Fracture Repair Using a Polyaxial Locking Plate System (PAX)


Corresponding Author

Matthew Barnhart, DVM, MS, Diplomate ACVS, MedVet Medical and Cancer Centers, 300 E. Wilson Bridge Rd, Worthington, OH 43085




To report outcomes and complications of dog and cat fractures treated with the polyaxial locking plate system (PAX).

Study Design

Case series.


Dogs (n = 60) and 2 cats.


Medical records (December 2009–March 2011) of dogs and cats with fractures treated with the PAX system were reviewed. Cases with adequate follow-up to document a functional union, had surgery performed by an author, had no prior treatment of the fracture(s), and with complete operative records were included. Signalment, body weight, bone(s) fractured, area of bone fractured, fracture classification, concurrent orthopedic injuries, complications, time to functional union, if minimally invasive plate osteosynthesis (MIPO) techniques were used, plate size, number of plates, bone graft use, and ancillary methods of fixation were recorded. Additionally, fracture segment: plate length, screw, number of plate holes, number of empty screw holes overlying/adjacent to the fractures, number of cortices engaged above/below the fracture was evaluated. Variables were evaluated statistically for effect on complications and functional union.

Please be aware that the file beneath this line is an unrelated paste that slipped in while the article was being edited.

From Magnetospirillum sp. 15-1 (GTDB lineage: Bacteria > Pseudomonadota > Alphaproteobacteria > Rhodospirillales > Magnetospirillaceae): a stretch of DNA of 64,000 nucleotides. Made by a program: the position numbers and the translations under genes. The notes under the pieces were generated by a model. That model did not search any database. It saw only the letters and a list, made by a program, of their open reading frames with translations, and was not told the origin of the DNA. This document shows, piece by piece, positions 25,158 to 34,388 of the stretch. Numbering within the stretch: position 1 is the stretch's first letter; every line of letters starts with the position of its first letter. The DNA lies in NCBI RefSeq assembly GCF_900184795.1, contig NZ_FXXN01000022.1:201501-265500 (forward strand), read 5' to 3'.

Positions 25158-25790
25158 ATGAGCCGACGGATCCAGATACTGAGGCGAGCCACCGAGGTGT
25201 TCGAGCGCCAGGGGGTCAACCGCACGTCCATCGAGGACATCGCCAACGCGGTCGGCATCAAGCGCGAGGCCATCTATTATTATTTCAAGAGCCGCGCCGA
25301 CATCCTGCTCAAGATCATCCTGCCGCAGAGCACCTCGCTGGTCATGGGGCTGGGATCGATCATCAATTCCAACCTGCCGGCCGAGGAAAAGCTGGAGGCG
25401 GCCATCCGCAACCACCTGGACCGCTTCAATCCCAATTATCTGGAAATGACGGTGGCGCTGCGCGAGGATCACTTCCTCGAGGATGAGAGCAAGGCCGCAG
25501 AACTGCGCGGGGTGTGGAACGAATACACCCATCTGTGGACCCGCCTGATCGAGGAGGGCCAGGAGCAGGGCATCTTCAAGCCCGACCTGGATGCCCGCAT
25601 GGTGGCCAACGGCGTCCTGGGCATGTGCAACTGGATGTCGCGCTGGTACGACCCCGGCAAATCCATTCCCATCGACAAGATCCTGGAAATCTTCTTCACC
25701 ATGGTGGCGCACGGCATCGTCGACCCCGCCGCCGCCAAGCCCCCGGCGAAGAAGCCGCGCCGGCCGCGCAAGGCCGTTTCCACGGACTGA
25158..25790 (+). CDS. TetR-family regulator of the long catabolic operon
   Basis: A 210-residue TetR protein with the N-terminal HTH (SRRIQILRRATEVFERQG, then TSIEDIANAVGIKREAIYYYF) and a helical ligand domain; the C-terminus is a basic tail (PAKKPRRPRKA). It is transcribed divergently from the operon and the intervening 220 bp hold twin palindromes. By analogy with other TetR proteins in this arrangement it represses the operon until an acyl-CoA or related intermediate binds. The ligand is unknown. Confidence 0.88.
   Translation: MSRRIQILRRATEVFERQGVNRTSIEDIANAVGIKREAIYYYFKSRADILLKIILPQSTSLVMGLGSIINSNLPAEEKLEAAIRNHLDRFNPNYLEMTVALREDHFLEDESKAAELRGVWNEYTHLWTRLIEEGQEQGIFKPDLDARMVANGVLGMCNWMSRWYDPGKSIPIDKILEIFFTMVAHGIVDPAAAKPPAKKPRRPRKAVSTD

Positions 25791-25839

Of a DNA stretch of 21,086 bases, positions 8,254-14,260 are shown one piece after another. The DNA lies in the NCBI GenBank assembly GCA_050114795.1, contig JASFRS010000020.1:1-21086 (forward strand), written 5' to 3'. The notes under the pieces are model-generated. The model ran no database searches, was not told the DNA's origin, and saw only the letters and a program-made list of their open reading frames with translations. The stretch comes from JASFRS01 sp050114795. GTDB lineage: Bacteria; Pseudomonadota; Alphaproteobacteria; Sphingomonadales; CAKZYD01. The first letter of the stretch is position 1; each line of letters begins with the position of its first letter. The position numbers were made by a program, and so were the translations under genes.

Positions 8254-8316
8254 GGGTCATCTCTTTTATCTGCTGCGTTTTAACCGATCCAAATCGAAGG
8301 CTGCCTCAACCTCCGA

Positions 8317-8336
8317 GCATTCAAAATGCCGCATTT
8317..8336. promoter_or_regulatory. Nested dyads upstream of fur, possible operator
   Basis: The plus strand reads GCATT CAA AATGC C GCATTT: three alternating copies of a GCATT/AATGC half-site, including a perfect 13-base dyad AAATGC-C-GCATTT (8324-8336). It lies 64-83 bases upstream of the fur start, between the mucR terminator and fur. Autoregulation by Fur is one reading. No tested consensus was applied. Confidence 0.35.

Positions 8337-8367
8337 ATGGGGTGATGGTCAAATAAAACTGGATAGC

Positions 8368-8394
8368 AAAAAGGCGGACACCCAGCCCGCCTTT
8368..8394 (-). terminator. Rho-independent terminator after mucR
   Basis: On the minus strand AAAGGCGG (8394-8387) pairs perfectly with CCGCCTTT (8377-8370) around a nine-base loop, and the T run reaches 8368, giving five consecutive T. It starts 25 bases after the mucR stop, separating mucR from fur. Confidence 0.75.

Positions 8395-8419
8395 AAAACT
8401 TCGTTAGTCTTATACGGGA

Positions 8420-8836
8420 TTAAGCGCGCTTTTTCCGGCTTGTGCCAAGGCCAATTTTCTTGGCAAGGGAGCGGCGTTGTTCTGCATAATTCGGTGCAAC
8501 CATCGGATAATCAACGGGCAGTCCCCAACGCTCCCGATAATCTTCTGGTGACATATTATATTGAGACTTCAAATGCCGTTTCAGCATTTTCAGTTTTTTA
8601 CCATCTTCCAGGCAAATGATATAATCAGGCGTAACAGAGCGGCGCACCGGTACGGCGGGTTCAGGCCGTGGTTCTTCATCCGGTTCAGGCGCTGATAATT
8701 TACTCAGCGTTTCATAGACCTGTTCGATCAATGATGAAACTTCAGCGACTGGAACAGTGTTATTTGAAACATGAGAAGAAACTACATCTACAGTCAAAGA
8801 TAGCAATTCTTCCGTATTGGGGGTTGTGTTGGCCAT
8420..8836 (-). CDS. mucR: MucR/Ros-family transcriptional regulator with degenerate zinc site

Sixty-two animals were included. Mean time to functional union was 7.1 weeks. Complications occurred in 12 animals (19%) and plate failure occurred in 3 (5%). Statistically significant factors that affected time to functional union were the presence of multiple injuries and age. Those associated with complications were double plates and number of cortices engaged above and below fractures.


The PAX system allows for multidirectional screw insertion with an overall complication rate and time to functional union similar to other fracture repair implant systems.